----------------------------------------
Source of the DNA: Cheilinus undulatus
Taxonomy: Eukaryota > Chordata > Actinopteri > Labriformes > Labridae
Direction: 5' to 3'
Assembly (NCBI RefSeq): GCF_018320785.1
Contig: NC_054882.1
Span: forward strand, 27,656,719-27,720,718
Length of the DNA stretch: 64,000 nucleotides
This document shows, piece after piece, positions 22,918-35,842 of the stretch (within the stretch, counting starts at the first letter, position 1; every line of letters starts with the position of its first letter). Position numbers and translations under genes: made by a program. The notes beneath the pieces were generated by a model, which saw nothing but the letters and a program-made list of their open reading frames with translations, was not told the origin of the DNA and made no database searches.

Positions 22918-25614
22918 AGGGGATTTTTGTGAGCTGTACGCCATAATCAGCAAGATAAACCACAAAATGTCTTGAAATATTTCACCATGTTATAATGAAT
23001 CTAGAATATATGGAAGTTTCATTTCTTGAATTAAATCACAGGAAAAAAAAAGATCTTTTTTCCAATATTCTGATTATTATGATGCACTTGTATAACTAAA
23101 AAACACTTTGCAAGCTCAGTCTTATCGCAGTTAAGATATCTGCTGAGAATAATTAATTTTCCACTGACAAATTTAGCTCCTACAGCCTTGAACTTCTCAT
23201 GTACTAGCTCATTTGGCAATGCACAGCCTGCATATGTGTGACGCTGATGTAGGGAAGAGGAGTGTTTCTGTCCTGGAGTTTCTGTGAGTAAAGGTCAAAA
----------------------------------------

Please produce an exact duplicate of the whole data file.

Source of the DNA: Cheilinus undulatus
Taxonomy: Eukaryota > Chordata > Actinopteri > Labriformes > Labridae
Direction: 5' to 3'
Assembly (NCBI RefSeq): GCF_018320785.1
Contig: NC_054882.1
Span: forward strand, 27,656,719-27,720,718
Length of the DNA stretch: 64,000 nucleotides
This document shows, piece after piece, positions 22,918-35,842 of the stretch (within the stretch, counting starts at the first letter, position 1; every line of letters starts with the position of its first letter). Position numbers and translations under genes: made by a program. The notes beneath the pieces were generated by a model, which saw nothing but the letters and a program-made list of their open reading frames with translations, was not told the origin of the DNA and made no database searches.

Positions 22918-25614
22918 AGGGGATTTTTGTGAGCTGTACGCCATAATCAGCAAGATAAACCACAAAATGTCTTGAAATATTTCACCATGTTATAATGAAT
23001 CTAGAATATATGGAAGTTTCATTTCTTGAATTAAATCACAGGAAAAAAAAAGATCTTTTTTCCAATATTCTGATTATTATGATGCACTTGTATAACTAAA
23101 AAACACTTTGCAAGCTCAGTCTTATCGCAGTTAAGATATCTGCTGAGAATAATTAATTTTCCACTGACAAATTTAGCTCCTACAGCCTTGAACTTCTCAT
23201 GTACTAGCTCATTTGGCAATGCACAGCCTGCATATGTGTGACGCTGATGTAGGGAAGAGGAGTGTTTCTGTCCTGGAGTTTCTGTGAGTAAAGGTCAAAA